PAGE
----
“That’s what this race comes down to: Big government. Reduce government, lower taxes, put more investment into the private sector.”

What else could the private sector help with?

“I like what the Fairfield County Five is doing. If you can combine their efforts with the private sector to get some real funding, you can solve some of these things.”

Many in your party claim that the 2017 State Employees Bargaining Agent Coalition (SEBAC) agreement is a bad deal — that it costs too much money and plays a significant role in the deficit problem. Senate Republican President Pro Tempore Len Fasano and state House Minority Leader Themis Klarides voted against the agreement. You’ve said you’d like to reopen discussions with the union.

“Those are people who want to be secure in their retirement and right now they don’t have that. I’d pursue a fair compromise and look to come up with ways to fix the problem. That could involve an early buyout option, investing in a 401(k) and taking another look at the contract. Ignoring the problem is not doing anyone any favors.”

One option to generate revenue for the state that’s been touted by Mr. Lamont and a number of other Democrats is bringing electronic tolls to the state’s highways. You disagree?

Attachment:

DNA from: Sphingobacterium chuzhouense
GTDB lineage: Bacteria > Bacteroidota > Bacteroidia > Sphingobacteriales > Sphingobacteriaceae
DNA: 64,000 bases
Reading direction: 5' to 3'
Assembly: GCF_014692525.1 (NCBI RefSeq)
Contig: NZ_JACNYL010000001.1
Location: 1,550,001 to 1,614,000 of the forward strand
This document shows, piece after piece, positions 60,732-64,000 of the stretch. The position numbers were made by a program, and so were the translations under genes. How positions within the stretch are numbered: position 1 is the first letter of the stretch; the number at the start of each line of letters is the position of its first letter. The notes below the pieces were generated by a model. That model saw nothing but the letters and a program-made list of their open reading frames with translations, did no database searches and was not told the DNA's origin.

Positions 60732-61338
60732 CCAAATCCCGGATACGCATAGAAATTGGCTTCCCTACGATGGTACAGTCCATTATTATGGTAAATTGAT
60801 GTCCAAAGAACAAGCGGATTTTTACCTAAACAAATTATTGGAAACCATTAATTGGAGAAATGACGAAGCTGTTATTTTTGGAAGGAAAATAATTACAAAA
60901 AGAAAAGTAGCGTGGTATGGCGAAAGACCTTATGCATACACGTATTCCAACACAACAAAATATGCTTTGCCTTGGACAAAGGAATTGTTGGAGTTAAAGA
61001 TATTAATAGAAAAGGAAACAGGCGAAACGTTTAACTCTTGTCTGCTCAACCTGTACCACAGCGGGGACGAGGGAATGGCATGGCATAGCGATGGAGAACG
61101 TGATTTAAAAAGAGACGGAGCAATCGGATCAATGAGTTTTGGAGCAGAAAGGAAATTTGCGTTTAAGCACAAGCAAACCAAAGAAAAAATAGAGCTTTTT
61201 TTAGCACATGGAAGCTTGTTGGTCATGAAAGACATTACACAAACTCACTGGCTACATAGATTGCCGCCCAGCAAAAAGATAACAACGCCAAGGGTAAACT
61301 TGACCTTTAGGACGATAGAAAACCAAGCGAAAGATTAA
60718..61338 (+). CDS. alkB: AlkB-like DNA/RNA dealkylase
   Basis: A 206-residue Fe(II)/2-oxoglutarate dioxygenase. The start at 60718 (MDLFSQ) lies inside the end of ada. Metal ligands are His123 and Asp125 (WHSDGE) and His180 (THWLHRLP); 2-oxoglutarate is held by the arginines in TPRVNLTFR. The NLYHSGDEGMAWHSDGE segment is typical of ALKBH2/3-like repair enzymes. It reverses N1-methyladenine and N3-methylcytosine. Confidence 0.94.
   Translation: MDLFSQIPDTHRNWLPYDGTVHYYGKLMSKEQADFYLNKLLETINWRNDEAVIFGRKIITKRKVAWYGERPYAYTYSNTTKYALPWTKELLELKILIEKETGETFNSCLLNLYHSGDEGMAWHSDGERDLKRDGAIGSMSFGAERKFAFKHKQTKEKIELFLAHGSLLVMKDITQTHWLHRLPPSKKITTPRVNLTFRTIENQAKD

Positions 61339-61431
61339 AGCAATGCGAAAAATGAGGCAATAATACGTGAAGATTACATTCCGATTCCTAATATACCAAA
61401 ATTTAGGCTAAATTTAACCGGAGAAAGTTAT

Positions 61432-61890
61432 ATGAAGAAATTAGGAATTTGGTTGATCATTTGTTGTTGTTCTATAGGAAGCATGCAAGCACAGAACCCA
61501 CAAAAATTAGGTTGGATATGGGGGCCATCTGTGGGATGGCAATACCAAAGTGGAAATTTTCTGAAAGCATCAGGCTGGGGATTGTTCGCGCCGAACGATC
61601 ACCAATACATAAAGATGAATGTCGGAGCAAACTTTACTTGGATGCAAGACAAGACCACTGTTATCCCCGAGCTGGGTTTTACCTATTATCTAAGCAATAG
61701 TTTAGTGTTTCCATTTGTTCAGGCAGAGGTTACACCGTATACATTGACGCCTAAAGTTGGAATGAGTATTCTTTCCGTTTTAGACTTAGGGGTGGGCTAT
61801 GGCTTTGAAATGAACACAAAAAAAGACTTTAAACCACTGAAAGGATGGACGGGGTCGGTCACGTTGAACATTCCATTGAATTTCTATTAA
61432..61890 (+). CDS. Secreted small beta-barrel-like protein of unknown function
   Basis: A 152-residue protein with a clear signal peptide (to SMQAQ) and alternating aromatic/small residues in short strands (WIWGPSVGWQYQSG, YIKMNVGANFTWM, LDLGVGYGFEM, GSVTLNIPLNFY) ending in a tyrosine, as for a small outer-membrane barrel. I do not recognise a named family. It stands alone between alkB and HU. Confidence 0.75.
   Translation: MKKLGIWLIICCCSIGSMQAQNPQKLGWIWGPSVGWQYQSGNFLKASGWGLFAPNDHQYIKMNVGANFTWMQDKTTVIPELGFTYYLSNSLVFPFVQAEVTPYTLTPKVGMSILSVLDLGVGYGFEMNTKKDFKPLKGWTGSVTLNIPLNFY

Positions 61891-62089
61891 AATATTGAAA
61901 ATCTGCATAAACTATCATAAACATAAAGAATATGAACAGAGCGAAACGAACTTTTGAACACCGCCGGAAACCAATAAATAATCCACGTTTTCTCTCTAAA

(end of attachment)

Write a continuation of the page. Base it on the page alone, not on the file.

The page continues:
“I’m not for another tax, which is what that is. We can’t just put tolls on our borders without having to refund tens of millions of dollars.” (In 1983, Connecticut entered an agreement with the federal government by which it receives $3 for every dollar it spends on its highways, provided that no tolls are instituted at the state’s borders. Sen. Fasano told the Business Journal in January that if the state does build borderline tolls, it would be required to pay back “every dollar we’ve received since 1984” to the federal government.) “So what you end up with is congestion pricing and 85 tolls along I-95. We need to get our taxes moving in another direction.”

In the concluding part of our interview with Stefanowski next week, the candidate discusses how he would improve the state’s infrastructure, where he stands on the legalization of the recreational use of marijuana and where he agrees with his opponent Ned Lamont and with Gov. Dannel Malloy.